We present neural syntactic generative models with exact marginalization that support both dependency parsing and language modeling. Exact marginalization is made tractable through dynamic programming over shift-reduce parsing and minimal RNN-based feature sets. Our algorithms complement previous approaches by supporting batched training and enabling online computation of next word probabilities. For supervised dependency parsing, our model achieves a state-of-the-art result among generative approaches. We also report empirical results on unsupervised syntactic models and their role in language modeling. We find that our model formulation of latent dependencies with exact marginalization do not lead to better intrinsic language modeling performance than vanilla RNNs, and that parsing accuracy is not correlated with language modeling perplexity in stack-based models.

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LSTMs Can Learn Syntax-Sensitive Dependencies Well, But Modeling Structure Makes Them BetterLSTMs Can Learn Syntax-Sensitive Dependencies Well, But Modeling Structure Makes Them Better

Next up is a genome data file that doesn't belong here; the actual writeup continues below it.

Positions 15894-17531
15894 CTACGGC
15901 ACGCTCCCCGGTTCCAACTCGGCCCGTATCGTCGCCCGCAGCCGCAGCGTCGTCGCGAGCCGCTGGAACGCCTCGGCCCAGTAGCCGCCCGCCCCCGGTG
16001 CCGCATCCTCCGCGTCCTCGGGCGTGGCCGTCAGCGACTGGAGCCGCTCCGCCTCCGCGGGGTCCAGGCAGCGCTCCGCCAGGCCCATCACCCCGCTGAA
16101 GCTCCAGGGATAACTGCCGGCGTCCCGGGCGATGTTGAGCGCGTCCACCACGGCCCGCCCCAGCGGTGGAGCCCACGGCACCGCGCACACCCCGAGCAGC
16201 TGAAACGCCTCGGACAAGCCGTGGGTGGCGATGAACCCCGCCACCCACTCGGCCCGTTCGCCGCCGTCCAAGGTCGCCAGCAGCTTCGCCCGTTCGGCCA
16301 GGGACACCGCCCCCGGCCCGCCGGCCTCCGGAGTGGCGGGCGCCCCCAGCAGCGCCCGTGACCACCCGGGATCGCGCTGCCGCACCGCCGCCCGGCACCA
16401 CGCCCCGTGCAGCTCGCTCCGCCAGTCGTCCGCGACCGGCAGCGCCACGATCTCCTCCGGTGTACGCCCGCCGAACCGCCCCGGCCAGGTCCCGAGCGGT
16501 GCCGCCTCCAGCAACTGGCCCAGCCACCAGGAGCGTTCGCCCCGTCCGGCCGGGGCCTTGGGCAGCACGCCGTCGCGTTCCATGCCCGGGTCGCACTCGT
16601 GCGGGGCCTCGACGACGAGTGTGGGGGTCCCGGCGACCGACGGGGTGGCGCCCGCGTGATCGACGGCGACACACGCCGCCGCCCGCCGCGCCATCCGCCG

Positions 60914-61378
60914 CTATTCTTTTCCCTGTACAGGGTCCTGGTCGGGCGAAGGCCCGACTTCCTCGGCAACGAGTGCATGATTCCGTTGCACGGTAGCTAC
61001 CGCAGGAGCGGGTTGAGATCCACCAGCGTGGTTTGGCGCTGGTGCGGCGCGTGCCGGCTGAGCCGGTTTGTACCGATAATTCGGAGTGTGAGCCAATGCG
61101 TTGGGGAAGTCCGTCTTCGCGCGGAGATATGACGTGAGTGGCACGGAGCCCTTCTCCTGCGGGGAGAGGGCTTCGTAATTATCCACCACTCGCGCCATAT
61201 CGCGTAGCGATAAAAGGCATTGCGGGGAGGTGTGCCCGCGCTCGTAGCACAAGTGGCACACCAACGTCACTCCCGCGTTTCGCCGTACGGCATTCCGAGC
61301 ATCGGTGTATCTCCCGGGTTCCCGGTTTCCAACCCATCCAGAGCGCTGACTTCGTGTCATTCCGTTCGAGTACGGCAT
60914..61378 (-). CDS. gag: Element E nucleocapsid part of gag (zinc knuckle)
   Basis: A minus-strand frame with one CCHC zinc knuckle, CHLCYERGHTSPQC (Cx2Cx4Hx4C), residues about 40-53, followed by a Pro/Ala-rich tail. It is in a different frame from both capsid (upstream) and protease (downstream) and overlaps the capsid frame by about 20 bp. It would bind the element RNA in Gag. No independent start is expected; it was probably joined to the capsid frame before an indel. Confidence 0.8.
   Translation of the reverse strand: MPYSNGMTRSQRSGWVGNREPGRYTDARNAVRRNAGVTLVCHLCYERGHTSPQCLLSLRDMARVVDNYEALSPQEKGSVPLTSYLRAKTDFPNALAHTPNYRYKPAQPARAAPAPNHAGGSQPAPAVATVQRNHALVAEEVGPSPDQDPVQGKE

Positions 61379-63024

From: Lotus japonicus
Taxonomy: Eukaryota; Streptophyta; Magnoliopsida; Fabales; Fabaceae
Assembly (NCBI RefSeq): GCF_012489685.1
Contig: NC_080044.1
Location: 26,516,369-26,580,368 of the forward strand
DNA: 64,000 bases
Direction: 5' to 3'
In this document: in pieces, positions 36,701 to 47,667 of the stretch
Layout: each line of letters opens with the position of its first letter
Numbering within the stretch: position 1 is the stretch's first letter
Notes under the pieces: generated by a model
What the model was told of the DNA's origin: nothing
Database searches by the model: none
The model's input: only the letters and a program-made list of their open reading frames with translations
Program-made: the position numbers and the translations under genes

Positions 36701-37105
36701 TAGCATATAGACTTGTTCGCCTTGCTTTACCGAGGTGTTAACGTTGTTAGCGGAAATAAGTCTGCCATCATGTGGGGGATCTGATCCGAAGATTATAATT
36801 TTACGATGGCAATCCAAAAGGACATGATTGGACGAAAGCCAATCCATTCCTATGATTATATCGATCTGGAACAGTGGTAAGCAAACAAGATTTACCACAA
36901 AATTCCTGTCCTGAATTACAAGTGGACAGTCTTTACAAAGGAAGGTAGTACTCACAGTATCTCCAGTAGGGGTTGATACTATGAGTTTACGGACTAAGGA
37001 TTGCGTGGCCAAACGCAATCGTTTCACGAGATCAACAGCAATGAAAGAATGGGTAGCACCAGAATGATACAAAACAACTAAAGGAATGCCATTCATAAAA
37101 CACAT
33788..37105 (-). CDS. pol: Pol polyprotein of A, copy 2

Adhiguna Kuncoro | Chris Dyer | John Hale | Dani Yogatama | Stephen Clark | Phil Blunsom
Proceedings of the 56th Annual Meeting of the Association for Computational Linguistics (Volume 1: Long Papers)

Language exhibits hierarchical structure, but recent work using a subject-verb agreement diagnostic argued that state-of-the-art language models, LSTMs, fail to learn long-range syntax sensitive dependencies. Using the same diagnostic, we show that, in fact, LSTMs do succeed in learning such dependenciesprovided they have enough capacity. We then explore whether models that have access to explicit syntactic information learn agreement more effectively, and how the way in which this structural information is incorporated into the model impacts performance. We find that the mere presence of syntactic information does not improve accuracy, but when model architecture is determined by syntax, number agreement is improved. Further, we find that the choice of how syntactic structure is built affects how well number agreement is learned : top-down construction outperforms left-corner and bottom-up variants in capturing non-local structural dependencies.